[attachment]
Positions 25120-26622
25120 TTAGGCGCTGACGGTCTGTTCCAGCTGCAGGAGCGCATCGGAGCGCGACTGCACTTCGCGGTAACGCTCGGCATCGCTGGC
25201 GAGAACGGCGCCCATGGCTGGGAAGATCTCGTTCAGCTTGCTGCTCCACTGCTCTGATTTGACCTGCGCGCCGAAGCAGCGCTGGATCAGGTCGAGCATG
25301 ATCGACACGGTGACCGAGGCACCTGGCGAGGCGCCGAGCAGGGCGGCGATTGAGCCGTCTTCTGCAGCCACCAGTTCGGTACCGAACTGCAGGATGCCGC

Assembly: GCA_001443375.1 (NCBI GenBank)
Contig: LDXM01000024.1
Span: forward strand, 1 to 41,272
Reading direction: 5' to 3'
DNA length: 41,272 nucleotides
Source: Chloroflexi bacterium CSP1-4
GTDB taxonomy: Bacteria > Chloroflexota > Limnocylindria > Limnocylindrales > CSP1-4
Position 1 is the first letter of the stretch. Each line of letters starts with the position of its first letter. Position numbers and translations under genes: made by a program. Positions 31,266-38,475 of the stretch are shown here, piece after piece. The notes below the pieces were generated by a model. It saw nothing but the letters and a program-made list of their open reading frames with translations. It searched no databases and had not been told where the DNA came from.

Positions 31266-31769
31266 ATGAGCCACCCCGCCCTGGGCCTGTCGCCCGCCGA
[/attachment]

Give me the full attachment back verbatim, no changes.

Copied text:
Positions 25120-26622
25120 TTAGGCGCTGACGGTCTGTTCCAGCTGCAGGAGCGCATCGGAGCGCGACTGCACTTCGCGGTAACGCTCGGCATCGCTGGC
25201 GAGAACGGCGCCCATGGCTGGGAAGATCTCGTTCAGCTTGCTGCTCCACTGCTCTGATTTGACCTGCGCGCCGAAGCAGCGCTGGATCAGGTCGAGCATG
25301 ATCGACACGGTGACCGAGGCACCTGGCGAGGCGCCGAGCAGGGCGGCGATTGAGCCGTCTTCTGCAGCCACCAGTTCGGTACCGAACTGCAGGATGCCGC

Assembly: GCA_001443375.1 (NCBI GenBank)
Contig: LDXM01000024.1
Span: forward strand, 1 to 41,272
Reading direction: 5' to 3'
DNA length: 41,272 nucleotides
Source: Chloroflexi bacterium CSP1-4
GTDB taxonomy: Bacteria > Chloroflexota > Limnocylindria > Limnocylindrales > CSP1-4
Position 1 is the first letter of the stretch. Each line of letters starts with the position of its first letter. Position numbers and translations under genes: made by a program. Positions 31,266-38,475 of the stretch are shown here, piece after piece. The notes below the pieces were generated by a model. It saw nothing but the letters and a program-made list of their open reading frames with translations. It searched no databases and had not been told where the DNA came from.

Positions 31266-31769
31266 ATGAGCCACCCCGCCCTGGGCCTGTCGCCCGCCGA